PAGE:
The last white that we tried was the 3 Vineyard Riesling. This wine is one that I have discussed before in a previous post. I’m happy to say I enjoyed it as much the second time I tried it.

After we tasted the whites, Harry came and got us for our barrel tasting. We happened to be the only ones going on the barrel tasting tour at the time, so we got a private tour. Harry is the owner and founder of Chehalem, and his knowledge and expertise are evident when he talks about his wines. It is Harry’s opinion that the 2010 vintage won’t be horribly ruined, even though the spring weather was cold and rainy, and we got early fall rain as well. For him, it is all a matter of the expertise of the winemaker – and if anyone can do it, Harry can.

The Chehalem Barrel Room is big and plain – not a lot of ornament, just a commitment to making good wine. Each year, Harry selects one barrel from each of the four Pinot Noir vineyards (one isn’t really its own vineyard, rather a section of the Ridgecrest vineyard), and that becomes the “Best Barrel” for the year. That barrel is aged and bottled as a single vineyard wine that is sold as futures to wine club members. The theory behind the Best Barrel choice is that it represents that absolute best of that vineyard for the year. Harry also chooses a Best Barrel for the Chardonnay. This is what we had the opportunity to taste that day. And I tell you, these wines were amazing! We started off with the Chardonnay, which is aged in oak. The other barrels of this Chardonnay become the Ian’s Reserve Chardonnay, so it was nice to have the opportunity to see what our bottle might taste like. The oak on this wine is light and not overpowering, with a light butter that gives it a richness. Jon was head over heels over this wine – I foresee buying futures of it – well, in the future.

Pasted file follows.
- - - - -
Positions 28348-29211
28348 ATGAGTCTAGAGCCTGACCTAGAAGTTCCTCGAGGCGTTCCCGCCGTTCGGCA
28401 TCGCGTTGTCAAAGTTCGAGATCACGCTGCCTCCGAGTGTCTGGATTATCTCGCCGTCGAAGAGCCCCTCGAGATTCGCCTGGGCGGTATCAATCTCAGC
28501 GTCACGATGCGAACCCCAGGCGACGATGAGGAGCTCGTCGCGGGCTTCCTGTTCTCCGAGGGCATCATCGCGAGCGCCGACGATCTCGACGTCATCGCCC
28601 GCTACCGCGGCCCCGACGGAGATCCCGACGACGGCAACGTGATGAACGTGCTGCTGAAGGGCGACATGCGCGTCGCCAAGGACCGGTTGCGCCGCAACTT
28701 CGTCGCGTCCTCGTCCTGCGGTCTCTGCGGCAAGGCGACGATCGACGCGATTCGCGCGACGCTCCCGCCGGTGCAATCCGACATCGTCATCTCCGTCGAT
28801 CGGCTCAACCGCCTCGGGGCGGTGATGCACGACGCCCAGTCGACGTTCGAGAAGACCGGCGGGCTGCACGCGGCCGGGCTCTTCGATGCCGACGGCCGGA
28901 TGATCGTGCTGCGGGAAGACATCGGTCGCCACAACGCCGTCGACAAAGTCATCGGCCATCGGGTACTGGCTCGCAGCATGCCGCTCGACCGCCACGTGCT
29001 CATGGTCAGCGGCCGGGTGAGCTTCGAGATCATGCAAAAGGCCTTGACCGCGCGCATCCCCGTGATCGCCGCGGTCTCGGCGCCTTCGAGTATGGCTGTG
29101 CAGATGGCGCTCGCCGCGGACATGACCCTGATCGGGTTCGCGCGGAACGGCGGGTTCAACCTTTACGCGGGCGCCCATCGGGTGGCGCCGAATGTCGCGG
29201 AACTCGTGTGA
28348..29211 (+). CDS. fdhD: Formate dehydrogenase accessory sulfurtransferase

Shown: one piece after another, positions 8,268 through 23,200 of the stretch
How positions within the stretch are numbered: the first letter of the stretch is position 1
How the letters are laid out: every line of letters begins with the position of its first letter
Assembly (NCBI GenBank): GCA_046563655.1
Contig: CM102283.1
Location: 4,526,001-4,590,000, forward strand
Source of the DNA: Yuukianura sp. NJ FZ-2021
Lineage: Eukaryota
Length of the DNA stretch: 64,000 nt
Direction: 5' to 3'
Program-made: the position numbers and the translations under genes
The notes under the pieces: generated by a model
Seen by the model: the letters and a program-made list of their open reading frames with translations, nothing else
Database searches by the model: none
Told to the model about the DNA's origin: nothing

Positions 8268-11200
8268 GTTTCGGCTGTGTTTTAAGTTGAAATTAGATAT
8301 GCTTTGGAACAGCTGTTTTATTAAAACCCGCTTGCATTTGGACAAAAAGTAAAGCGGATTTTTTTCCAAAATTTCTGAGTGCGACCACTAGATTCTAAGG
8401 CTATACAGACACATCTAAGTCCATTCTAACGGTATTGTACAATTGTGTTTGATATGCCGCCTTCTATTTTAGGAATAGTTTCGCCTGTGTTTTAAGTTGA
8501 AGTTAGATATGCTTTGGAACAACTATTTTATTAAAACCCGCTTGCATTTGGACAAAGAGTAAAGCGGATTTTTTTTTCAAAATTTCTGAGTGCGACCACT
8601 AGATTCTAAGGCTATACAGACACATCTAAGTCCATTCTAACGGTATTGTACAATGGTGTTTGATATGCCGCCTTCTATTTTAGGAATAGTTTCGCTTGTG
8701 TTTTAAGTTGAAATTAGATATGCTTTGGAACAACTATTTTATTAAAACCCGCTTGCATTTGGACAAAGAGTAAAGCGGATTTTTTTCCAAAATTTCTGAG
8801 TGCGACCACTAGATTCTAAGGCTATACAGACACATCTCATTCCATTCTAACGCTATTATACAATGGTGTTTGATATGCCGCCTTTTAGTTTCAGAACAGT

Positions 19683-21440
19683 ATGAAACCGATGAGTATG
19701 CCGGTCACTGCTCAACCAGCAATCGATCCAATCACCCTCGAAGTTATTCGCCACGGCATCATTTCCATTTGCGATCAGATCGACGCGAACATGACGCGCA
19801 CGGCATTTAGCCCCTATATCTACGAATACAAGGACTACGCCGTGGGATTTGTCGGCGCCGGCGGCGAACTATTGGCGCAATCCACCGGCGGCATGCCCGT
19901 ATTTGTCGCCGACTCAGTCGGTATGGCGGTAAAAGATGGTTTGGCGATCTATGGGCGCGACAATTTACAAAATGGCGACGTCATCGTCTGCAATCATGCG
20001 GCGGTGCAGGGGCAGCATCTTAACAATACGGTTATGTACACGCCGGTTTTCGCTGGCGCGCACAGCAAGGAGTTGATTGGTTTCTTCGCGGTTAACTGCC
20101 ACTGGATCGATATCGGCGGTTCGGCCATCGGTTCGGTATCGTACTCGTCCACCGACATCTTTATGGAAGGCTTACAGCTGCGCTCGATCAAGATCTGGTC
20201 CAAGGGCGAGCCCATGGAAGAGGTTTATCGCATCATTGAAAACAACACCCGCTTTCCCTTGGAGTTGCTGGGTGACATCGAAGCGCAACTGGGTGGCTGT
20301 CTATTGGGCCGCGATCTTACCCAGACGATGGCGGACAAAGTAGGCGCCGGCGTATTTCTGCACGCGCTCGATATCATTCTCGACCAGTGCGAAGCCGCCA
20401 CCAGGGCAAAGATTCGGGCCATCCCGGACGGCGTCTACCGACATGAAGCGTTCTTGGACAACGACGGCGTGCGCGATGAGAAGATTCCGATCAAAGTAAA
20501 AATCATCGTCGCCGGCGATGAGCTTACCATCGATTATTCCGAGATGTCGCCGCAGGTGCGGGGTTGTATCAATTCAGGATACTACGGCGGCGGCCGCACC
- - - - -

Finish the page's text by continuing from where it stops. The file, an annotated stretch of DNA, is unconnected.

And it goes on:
The four Pinots each had different characteristics. We tasted Stoller, Corral Creek, Wind Ridge and Ridgecrest. Harry explained the differences in the types of soil and the temperatures of the vineyards. With his descriptions, you can really taste the differences and how the vineyard plays a role. They were all amazing, but our favorite was the Wind Ridge. Wind Ridge is actually a section of the Ridgecrest vineyard, at the highest elevation of the vineyard along a ridge. This is a fairly young planting, and you can tell that the wine is going to improve with age as this vineyard matures. When we have a bit more disposable income, we will certainly be interested in buying these futures wines.

After the barrel tasting, we headed back outside to where they were tasting the reds. They started us off with the Cerise, which is one of my absolute favorite wines. Frankly, I don’t think it gets enough credit. The Cerise is a blend of 80% Gamay Noir and 20% Pinot Noir, and it has a rich Bing cherry flavor. It is really like drinking a delicious cherry pie. It is very reasonably priced as well, with the 2009 vintage retailing for $24.  Unfortunately, you don’t see it around outside the winery much, I think because they don’t produce much of this wine.

Next we moved to the 3 Vineyard Pinot Noir, which is a blended Pinot Noir that includes grapes from Chehalem’s three estate vineyards (that means that Chehalem owns the vineyards, and they don’t buy the grapes from someone else.) The 3 Vineyard Pinot is a great wine – it has excellent structure, and a nice balance between the fruit and the light oak that it is aged in.

We finished off with the 2009 Corral Creek single vineyard Pinot. This is a big Pinot, mixing cherry and chocolate tastes, but still delivering without being overpowering. It was a great wine to finish off the tasting.